Who says that the He is wide ? / With [a bundle of] reeds I can cross it. / Who says that Song is distant ? / [...] Cf. Shijing 61
Tsze-kung asked, saying, "What do you say of a man who is loved by all the people of his neighborhood?" The Master [...] Cf. Lunyu 341
Ta Ch'u / The Taming Power of the Great / Heaven within the mountain: The image of THE TAMING POWER OF THE GREAT. Thus [...] Cf. Yijing 26
The man of highest “power” does not reveal himself as a possessor of “power”; / Therefore he keeps his “power”. / The [...] Cf. Daodejing 38
The hermit in his lone abode / Nurses his thoughts cleansed of care, / Them he projects to the wild goose / [...] Cf. Tangshi 3
With regard to NARROW PASSES, if you can occupy them first, let them be strongly garrisoned and await the advent of the [...] Cf. Sunzi 159
In these pages it's possible to read the Analects of Confucius (Lunyu), The Way and its Power (Daode Jing) attributed to Lao-tse and some other wisdom or poetry texts in Chinese with English and French translations. Any Chinese characters are linked to dictionaries. Your browser must display Chinese.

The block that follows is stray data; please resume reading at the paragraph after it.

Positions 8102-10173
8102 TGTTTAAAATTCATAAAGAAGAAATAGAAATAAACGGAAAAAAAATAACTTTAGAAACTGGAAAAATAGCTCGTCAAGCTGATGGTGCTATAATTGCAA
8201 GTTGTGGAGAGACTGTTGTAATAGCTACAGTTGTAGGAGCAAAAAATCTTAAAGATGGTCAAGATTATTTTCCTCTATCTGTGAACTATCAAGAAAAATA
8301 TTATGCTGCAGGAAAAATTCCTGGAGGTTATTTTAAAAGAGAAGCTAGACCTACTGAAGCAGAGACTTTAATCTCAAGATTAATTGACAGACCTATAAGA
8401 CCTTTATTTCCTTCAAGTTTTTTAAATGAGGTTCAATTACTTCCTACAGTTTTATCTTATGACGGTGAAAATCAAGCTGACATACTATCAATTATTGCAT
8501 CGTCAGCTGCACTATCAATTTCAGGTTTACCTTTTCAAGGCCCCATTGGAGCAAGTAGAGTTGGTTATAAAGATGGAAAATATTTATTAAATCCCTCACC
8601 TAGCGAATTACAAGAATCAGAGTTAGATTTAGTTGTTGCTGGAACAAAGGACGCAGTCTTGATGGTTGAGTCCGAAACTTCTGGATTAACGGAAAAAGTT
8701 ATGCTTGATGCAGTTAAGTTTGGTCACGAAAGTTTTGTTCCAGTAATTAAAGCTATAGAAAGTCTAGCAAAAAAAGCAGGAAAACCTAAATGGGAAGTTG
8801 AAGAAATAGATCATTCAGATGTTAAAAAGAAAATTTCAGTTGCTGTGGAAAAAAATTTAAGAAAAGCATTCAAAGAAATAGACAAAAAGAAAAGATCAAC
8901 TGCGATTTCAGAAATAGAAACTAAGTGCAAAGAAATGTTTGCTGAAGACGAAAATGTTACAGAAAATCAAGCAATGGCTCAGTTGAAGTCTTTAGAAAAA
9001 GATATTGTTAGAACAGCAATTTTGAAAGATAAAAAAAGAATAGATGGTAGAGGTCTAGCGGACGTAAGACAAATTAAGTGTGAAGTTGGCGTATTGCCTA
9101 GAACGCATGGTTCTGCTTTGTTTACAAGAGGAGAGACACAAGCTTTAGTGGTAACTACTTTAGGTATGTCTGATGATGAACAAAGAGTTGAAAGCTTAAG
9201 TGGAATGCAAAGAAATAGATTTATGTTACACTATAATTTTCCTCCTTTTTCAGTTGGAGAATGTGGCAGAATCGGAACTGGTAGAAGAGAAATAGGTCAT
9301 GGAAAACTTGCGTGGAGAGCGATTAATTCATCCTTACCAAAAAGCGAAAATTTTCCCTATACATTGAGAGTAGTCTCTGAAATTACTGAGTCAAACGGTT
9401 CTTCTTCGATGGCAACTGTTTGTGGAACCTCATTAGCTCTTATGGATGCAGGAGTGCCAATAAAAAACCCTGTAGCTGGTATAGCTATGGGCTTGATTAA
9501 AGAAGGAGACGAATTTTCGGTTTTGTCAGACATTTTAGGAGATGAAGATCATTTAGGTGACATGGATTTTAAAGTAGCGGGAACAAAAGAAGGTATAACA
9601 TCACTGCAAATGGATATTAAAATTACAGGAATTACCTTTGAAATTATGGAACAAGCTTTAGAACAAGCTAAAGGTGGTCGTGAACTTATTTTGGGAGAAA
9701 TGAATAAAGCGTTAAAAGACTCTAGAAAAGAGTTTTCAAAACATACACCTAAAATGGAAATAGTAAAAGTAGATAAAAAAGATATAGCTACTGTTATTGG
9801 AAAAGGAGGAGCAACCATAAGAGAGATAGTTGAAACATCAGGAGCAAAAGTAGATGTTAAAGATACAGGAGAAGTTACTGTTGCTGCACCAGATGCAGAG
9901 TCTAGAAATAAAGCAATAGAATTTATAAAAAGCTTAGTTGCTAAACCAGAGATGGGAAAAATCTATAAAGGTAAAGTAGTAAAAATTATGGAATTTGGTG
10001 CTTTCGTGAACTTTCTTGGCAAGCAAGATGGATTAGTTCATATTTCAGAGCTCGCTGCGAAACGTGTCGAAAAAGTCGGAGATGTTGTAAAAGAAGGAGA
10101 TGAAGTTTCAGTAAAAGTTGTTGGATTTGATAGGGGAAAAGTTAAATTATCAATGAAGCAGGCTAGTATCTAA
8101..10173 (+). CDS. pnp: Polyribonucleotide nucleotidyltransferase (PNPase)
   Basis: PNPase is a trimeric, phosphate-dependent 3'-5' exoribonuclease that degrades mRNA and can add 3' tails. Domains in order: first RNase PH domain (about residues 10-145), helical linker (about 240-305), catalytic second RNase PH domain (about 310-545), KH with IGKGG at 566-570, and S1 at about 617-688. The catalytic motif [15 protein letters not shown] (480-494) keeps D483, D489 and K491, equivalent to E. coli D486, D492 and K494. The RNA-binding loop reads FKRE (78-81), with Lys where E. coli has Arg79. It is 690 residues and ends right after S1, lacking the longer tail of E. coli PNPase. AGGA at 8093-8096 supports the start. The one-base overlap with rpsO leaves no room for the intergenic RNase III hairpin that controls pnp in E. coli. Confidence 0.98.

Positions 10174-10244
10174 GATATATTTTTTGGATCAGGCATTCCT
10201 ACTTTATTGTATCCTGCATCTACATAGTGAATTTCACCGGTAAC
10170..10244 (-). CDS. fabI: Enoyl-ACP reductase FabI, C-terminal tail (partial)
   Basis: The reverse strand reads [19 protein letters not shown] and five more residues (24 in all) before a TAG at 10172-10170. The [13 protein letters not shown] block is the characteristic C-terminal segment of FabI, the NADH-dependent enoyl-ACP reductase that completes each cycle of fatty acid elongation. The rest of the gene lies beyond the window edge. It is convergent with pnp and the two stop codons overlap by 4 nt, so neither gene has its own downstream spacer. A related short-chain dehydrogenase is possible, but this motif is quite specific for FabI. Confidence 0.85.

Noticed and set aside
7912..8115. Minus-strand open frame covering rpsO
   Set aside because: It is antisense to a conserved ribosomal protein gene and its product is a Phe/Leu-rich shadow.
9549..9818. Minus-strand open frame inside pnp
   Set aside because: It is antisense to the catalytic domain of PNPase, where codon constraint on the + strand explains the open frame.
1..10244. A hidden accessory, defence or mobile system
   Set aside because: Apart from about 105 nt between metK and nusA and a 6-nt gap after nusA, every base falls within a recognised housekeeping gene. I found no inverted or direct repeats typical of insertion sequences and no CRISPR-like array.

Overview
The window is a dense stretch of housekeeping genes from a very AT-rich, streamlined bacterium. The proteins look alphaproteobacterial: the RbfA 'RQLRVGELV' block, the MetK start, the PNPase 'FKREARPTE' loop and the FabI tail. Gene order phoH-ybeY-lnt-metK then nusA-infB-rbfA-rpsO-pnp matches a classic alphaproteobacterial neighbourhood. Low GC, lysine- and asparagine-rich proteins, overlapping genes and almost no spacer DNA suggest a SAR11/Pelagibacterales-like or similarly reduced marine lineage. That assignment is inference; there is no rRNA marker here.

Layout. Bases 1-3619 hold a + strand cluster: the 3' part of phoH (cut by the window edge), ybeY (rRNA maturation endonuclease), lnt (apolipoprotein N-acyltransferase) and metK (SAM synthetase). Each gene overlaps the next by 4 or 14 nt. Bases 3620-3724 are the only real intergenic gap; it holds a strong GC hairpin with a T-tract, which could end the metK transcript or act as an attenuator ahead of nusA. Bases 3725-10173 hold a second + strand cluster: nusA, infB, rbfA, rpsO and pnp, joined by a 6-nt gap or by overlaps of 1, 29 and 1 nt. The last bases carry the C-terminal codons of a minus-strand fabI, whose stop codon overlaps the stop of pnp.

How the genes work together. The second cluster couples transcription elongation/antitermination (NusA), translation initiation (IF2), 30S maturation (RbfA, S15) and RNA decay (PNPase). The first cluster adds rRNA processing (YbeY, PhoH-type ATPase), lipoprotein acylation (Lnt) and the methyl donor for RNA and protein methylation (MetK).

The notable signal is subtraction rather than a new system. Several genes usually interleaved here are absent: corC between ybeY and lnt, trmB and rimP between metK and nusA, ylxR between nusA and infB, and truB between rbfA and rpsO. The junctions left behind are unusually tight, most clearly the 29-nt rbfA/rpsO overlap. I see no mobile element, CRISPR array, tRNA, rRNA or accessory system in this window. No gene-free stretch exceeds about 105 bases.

Why read Confucius, Lao-tse or the Book of Changes? Well, these Chinese classics have had a major influence on the oldest civilization still in existence on the face of this planet; that should be enough. If not, please consider that China, mostly as a distant mirror where hopes and fears are reflected, has exercised a profound impact on the thinking patterns of Western civilisations, and will. This article in the Routledge Encyclopedia of Philosophy explains things better.
Wengu – Chinese Classics – Chinese off/on – Français/English
The Book of Odes, The Analects, Great Learning, Doctrine of the Mean, Three-characters book, The Book of Changes, The Way and its Power, 300 Tang Poems, The Art of War, Thirty-Six Strategies
Welcome, help, notes, introduction, table.
Index – Contact – Top